Dr. Matthew Fourman is medical director of Mercy Weight Management Center and Director of Bariatric Surgery.
It’s hard to believe, but the annual season of feasting and overindulging is rapidly approaching. This seemingly endless trick of temptation starts with Halloween candy and continues with Thanksgiving, Christmas, and New Year’s festivities.
Statistics for how much weight Americans tend to gain during this end-of-the-year smorgasbord vary from 1 to 10 pounds. Needless to say, this is a tough time for anyone trying to eat healthfully. But it’s more than just overeating, because exercise becomes collateral damage, as well. According to the National Center for Health Statistics, most Americans (60 percent) do not engage in vigorous, leisure-time physical activity. Add in the time demands of the holidays and the urge to stay inside because of the weather, and you have a recipe for even more inactivity.
With all this working against us, how can we keep from overeating and under-exercising during this season of gluttony? It begins with understanding. A variety of factors contribute to the difficulty.
Food-focused celebrations. The holidays bring special occasions, which bring parties, which increase the availability and quantity of social, raising the temptation to overindulge. The pressure to give in can be great, as we don’t want to put a damper on the merrymaking or disappoint loved ones who have toiled to present good treats. And the alcohol served at many social events can also destroy our resolve to eat in moderation.
Stress. As if there wasn’t enough stress in everyday life, holiday obligations and expectations add to the strain. There’s much to do and accomplish in a short period, and that extra work can be overwhelming. It can add to stress, and the stress can lead to overeating.
Exhaustion. The demands of fall/winter festivities can leave people feeling sluggish and sleep-deprived. And when people are tired, they’re more likely to overeat.
Emotional eating. Some people use food to soothe sadness, anxiety, dissatisfaction, or loss. Others simply use any celebration as an excuse to overindulge. Holiday marketing of food and consumerism contributes to the excess as well, and even people who have been trying to eat healthy throughout the year may give in. Comfort and nostalgia play roles, as well.
Cold weather. Some people crave high-calorie comfort food and drink when the mercury dips.
The same factors that contribute to overeating can also lead to physical inactivity. And, of course, overfull stomachs from all that holiday feasting, as well as stress, exhaustion, and cold weather, can dampen the best of workout intentions.
With all these obstacles to overcome, how can one avoid putting on those holiday pounds?
Be aware. Be conscious of what you eat and how much. Try to focus in on some healthier options when you are at that office holiday party. Honing in on two or three food options is often times a better solution than grazing on a little bit of everything. We tend to eat more when we have a lot of variety. Allow some treats for those special days, and then get back into your healthy routine the next day.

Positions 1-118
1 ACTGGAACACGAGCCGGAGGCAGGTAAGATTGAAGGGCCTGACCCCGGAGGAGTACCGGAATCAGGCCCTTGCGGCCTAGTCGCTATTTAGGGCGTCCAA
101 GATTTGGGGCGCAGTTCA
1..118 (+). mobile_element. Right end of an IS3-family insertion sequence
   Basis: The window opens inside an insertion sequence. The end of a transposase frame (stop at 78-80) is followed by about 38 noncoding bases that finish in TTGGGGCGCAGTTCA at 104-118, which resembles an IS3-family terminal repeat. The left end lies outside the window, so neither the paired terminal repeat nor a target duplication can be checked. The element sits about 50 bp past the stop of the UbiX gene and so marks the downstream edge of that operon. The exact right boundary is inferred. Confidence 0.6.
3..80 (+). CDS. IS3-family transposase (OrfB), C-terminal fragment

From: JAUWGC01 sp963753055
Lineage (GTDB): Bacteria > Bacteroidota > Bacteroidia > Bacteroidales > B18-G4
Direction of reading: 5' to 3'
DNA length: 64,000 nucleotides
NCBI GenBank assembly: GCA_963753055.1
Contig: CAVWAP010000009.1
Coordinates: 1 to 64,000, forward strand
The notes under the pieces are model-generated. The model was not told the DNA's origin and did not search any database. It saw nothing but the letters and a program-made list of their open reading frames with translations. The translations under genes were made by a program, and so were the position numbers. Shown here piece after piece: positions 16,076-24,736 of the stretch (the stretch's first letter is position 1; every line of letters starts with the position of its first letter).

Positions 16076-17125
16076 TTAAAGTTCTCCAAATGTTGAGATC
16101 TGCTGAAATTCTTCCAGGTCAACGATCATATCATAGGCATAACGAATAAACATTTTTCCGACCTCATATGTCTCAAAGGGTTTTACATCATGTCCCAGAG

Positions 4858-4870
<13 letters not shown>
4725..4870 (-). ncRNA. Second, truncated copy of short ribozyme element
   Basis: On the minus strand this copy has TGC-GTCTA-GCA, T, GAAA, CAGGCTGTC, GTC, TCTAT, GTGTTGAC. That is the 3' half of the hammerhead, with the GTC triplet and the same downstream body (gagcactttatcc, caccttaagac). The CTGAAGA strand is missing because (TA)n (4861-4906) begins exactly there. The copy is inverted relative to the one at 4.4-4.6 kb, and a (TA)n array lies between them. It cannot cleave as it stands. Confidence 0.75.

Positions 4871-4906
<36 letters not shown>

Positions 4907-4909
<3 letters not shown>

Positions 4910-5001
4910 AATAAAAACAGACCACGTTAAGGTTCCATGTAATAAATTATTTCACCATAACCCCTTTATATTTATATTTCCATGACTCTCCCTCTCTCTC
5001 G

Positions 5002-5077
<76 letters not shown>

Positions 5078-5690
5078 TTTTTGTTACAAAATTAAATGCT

Plan in advance. Eat a little before you go to a holiday gathering; hunger can undo the best intentions. Showing up to those holiday smorgasbords on a semi-satisfied stomach will save you a lot of calories. Also, avoid sources of temptation whenever you can. If the office break room is filled with cookies, fruitcake, and eggnog, try not to go in there. Also, if you’re traveling for the holidays, pick up some healthy, portable snacks at the grocery store before you leave so you’re less likely to be tempted by unhealthy options.
Start your New Year’s resolution early. Jan. 1 is the quintessential “Day One of a new life.” It is the time when so many of us make that commitment to exercise more. Don’t wait. Make today that day. If you are focused on exercising throughout the holiday season, it should be a motivation not to undo all that hard work by binging at the neighbor’s holiday get-together.
Beware of liquid calories. These are the ones that are so often not on our radar screen. Liquid calories don’t contribute to your feelings of fullness, but they do contribute to your waistline. Fill up on water prior to your gathering.
Think about what really matters during this busy time of year, and plan accordingly. Figure out what you absolutely have to do, then let go of the rest, and find time to fit in walks and exercise wherever and however you can.
Try to maintain a healthy lifestyle both in and outside of the fall/winter feasting season. Constant weight gains and losses can be harmful to your health and your psyche. Keep in mind that celebrations are really about family and friends, not food. Balance, moderation, and variety are keys to better health.
Matthew Fourman, M.D., is medical director of Mercy Weight Management Center and Director of Bariatric Surgery, Mercy St. Vincent Medical Center.